Waste generators Waste migration  


· Primarily, the content of this lesson will be the definition of the various concepts and generalizations developed above. However, other content would include the following:

Map the sites of trash dumps, solid and hazardous waste management facilities at the school, city and county levels or seats. (This is an opportunity to deal with the concept of scale if applicable.)

Hazardous waste includes ignitable materials, corrosive materials which are acid, reactive materials which are base, and toxic materials which are harmful to the body.

Toxic waste management is important to a community's health because they can cause cancer, neurological problems (loss of eyesight, shaking or breathing problems), congenital problems such as brain damage and other birth defects and, in some instances, death due to poisoning.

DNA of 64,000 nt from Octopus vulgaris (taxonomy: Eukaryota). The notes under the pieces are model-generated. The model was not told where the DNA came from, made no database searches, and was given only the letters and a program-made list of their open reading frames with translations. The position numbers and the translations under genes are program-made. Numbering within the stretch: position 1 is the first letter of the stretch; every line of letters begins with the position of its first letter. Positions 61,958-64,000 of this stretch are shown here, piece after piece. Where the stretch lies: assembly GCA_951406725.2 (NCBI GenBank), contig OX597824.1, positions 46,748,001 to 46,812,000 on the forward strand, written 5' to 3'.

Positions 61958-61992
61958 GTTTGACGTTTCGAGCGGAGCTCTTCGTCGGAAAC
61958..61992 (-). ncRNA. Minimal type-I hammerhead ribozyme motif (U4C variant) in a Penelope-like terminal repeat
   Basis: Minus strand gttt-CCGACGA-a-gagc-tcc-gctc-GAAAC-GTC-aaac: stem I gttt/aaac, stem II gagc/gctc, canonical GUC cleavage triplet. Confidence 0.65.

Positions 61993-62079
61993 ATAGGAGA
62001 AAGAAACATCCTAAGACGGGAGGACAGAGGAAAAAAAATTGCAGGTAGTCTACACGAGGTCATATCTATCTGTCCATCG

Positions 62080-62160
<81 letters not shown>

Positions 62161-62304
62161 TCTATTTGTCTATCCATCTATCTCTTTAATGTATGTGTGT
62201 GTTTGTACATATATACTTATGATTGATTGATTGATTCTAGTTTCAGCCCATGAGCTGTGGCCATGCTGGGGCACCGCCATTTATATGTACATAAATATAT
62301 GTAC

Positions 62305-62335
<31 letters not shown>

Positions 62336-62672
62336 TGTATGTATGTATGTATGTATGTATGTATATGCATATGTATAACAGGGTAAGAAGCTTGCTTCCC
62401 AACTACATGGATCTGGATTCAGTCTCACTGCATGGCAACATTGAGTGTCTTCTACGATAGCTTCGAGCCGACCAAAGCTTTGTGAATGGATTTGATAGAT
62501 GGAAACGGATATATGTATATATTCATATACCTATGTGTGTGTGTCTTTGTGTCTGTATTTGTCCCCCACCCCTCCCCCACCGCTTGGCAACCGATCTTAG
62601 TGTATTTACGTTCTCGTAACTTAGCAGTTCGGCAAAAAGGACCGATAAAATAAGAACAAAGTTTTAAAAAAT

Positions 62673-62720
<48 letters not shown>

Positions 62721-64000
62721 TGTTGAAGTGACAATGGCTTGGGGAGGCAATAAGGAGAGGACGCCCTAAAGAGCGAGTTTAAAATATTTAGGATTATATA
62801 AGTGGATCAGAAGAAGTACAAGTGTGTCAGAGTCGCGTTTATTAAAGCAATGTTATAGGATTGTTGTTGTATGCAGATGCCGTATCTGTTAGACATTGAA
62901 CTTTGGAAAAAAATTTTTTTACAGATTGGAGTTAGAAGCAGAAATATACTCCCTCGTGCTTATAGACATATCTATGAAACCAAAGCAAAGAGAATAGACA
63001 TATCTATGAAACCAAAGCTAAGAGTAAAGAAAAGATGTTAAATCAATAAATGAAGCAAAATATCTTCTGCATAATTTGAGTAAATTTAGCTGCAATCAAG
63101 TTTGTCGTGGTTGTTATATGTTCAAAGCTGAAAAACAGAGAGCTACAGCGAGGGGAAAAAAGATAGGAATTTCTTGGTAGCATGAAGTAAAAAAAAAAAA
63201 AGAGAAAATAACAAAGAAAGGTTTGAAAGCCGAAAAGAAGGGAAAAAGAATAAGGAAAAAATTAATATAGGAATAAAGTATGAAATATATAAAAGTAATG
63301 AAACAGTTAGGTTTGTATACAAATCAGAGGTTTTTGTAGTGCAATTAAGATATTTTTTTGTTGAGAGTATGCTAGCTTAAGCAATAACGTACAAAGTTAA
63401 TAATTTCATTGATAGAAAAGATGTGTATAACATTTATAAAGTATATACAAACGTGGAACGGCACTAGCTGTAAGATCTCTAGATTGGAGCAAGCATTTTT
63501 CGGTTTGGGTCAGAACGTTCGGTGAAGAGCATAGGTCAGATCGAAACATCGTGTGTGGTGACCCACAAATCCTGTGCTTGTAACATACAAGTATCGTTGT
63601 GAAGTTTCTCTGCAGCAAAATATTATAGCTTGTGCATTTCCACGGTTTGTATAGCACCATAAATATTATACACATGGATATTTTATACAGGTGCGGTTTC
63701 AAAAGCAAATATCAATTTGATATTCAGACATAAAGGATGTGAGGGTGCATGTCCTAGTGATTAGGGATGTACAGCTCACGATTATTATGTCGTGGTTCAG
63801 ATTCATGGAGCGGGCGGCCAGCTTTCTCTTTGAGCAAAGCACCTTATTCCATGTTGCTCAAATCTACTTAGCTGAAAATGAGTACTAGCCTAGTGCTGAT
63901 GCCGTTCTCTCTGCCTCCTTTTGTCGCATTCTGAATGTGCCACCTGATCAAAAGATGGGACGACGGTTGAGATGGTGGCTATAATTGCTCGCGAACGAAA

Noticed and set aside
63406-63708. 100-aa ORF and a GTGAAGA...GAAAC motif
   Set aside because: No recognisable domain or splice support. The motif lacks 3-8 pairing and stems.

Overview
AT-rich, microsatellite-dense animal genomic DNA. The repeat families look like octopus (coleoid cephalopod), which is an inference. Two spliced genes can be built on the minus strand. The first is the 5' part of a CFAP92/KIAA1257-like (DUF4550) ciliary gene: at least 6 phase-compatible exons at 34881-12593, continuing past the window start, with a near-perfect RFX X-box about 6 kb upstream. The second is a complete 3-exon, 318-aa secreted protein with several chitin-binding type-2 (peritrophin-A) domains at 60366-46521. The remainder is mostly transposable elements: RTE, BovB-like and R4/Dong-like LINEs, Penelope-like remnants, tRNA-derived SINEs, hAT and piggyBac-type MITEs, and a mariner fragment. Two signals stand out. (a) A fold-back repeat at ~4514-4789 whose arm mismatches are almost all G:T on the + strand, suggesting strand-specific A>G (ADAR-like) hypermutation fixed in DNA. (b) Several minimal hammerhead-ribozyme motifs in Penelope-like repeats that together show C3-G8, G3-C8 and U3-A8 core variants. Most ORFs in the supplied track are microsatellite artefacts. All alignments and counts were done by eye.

County emergency response plans are found in every community. They include an identification of tanks of chlorine and other harmful materials. Chlorine is the most common deadly material and the tanks are located and mapped in relation to wind direction, schools, nursing homes, churches, hospitals and other places where particularly the very young and old are congregated.

Learning about each community's waste management problems and plans.

Some hazardous waste can be toxic to humans and animals at concentrations which are very low, so low they cannot be smelled, seen or tasted in drinking water. Consumed over time, these wastes can be harmful to health.